Composite Key Relationships – A better way using Power Query

The problem

In Power BI (relationships view) you create relationships by connecting a column in one table to a column in another table. Sometimes however, you will want to connect using multiple columns. Although Power BI does not natively support this, you can get around this quite easily by concatenating the columns into a new column in each table.

The simple and most common way of concatenating columns

In tables view, use simple DAX to create a calculated column. E.g. SalesIDCountry = SalesID&Country

A cleaner solution (skip to the bottom for the pros/cons)

Note that this solution only applies if the column names you are concatenating are identical in each table. For example: you need to connect “Zip” & “Country” in Sales table to “Zip” & “Country” in Region table. Personally, I like this practice of having identical column names across the tables and many consider it best practice. However, it is still debated and you might find it unsuitable for your data model.

Use the Power Query function that I created below:

(Columns as list, NewColName as text)=>
(Table as table, RemoveCols as logical)=>
    AddCol = Table.AddColumn(Table
                            ,each Text.Combine(List.Transform(Record.ToList(Record.SelectFields(_,Columns)),Text.From),";")
                            ,type nullable text)
   ,MaybeRemCols = if RemoveCols then Table.RemoveColumns(AddCol, Columns) else AddCol

How to turn above code into a function

To create this Power Query function you need to:

  • Create a blank query
  • Whilst that query is selected in the query pane on the left side, click on the advanced editor button in the ribbon to open a new window. Paste the above code in and then click “Done” to close the window. The query is now a function and you see this by “fx” symbol in the query pane that is on the left hand side.
  • Rename the function (not necessary, but definitely best practice). (Right click on the function in the query pane). Let’s call it “fn_AddCompositeKeyMain”.

How this function works

This is a function that creates a function which the two tables can then use. Don’t worry it’s super simple and I present a quick scenario below.

So let’s say you have 2 queries: Table A and Table B, both tables having columns “X” and “Y” which you wish to use for the creation of a relationship.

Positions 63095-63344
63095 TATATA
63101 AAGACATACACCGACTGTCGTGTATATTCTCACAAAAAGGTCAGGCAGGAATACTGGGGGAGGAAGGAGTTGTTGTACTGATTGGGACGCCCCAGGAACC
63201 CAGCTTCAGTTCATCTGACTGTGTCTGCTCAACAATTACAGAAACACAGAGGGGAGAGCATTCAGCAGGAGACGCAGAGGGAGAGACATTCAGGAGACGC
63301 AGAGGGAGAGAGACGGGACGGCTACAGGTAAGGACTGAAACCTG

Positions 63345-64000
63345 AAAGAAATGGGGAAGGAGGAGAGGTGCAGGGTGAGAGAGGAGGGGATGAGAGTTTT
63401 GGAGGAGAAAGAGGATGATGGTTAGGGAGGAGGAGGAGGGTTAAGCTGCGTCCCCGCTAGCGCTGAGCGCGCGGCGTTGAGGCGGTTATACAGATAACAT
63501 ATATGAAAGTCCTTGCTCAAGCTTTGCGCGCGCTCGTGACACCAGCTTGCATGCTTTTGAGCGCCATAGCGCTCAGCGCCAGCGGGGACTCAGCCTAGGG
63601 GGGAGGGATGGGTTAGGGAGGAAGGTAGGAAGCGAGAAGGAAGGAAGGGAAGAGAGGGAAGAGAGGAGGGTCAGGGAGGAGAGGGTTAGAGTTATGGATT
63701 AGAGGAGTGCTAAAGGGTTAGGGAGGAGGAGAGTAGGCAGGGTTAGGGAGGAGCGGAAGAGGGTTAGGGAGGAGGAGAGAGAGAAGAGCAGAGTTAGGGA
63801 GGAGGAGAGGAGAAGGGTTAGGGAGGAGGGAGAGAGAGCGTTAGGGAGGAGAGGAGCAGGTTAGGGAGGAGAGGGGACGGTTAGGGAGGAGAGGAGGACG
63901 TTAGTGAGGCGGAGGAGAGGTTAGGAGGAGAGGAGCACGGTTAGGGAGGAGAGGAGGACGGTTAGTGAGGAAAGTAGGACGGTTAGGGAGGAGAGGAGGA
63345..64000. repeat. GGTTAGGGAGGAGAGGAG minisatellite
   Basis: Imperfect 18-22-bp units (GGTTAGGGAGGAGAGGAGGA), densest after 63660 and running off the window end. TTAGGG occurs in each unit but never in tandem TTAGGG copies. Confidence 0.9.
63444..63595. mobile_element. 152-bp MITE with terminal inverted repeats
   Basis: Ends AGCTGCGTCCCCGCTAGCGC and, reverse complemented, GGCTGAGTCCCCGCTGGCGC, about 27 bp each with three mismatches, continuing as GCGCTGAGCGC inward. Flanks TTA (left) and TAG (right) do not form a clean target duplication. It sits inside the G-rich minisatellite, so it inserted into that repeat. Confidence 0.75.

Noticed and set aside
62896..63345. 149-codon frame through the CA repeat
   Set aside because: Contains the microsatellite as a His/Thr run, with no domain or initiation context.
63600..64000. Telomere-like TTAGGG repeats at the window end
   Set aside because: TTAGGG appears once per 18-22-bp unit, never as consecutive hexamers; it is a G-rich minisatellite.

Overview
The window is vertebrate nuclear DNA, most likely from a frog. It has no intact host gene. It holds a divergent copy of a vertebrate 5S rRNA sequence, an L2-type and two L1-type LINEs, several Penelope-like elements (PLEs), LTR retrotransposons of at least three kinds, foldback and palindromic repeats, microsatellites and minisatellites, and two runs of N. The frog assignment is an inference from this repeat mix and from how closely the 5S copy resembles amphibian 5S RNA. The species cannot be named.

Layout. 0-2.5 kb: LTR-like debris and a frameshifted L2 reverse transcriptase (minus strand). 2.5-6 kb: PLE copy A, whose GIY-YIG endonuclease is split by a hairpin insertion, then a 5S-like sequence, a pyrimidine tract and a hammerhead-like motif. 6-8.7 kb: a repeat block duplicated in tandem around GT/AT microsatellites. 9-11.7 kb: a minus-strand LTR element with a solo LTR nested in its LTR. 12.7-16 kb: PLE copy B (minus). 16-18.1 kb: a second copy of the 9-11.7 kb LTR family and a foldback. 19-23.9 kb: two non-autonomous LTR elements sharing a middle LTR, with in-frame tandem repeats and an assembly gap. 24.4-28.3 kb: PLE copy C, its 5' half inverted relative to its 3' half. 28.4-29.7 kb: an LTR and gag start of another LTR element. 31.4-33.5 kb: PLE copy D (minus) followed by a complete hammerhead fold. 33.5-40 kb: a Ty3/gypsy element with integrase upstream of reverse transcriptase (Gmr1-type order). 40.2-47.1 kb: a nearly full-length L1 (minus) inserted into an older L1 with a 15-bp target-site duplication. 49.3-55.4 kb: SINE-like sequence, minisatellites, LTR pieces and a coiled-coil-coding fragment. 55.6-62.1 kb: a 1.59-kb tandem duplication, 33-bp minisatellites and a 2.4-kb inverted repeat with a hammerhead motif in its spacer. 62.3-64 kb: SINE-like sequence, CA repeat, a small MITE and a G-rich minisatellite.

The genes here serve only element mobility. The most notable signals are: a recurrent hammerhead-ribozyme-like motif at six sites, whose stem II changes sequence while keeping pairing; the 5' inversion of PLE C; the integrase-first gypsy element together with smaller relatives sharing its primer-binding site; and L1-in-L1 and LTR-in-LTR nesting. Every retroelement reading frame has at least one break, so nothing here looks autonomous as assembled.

The first thing we do is create the function that can be applied to both Tables A & B.

We do this by supplying parameters (a list and a text) to “fn_AddCompositeKeyMain”. We can’t use the GUI (graphical user interface) unfortunately as the GUI assumes that the list parameter needs to be a column of a table. That’s not a problem though. So we create a blank query, go into the advanced editor and fill out the function with the required parameters.

All I need to write in the advanced editor is:


We now name this function:  “fn_AddCompositeKeyXY”

So, “fn_AddCompositeKeyXY” takes two parameters: a table value and a binary value. It transforms the table by inserting a new column named “XY” that concatenates columns “X” and “Y” together.  Again, I do not invoke this function using the GUI; instead I add it as a last step the table/query.  So I click on Table A or B and make sure that the last step of that query is selected. Then I click on “fx” symbol in the formula bar to add a new last step.

I would then write something like “ = fn_AddCompositeKeyXY(PreviousStep, false) “ (without the quotes) but instead of having “PreviousStep” you would have the name of what was the last step.  You’ll also notice that there is a second parameter that can either be true or false. This allows you to delete the columns that you have used for concatenation. This can be quite useful for reducing the size of one or both of the tables.  So, if the second parameter is true then the columns are deleted but if the second parameter is false then no columns are deleted.

What are the advantages of doing it this way

  • You define the names of the columns on which you are concatenating once rather than twice. This makes it easier and less error prone to create and also later change.
  • You also define the name of the new concatenated column only once rather than twice.
  • And by having them the same name, not only do you enforce standardisation, a relationship will be automatically generated in the relationships view after hitting “Close & Apply”.
  • You can easily and efficiently (and in the same step!) delete the columns that were used in concatenation. I will often do this to the table on the many side of the relationship.  This will speed up, simplify and reduce the size of a data model.

What the disadvantages

  • The columns which you are concatenating (the composite key columns) need to have their column names the same in both tables
  • Although it leads to cleaner code, another person (less skilled in power query) might have a hard time understanding what you have done.
  • If the composite key is wholly numerical then it may be more efficient to generate a number instead of a text value which is what this function does. You could create a similar function for numbers but I leave this to the reader.

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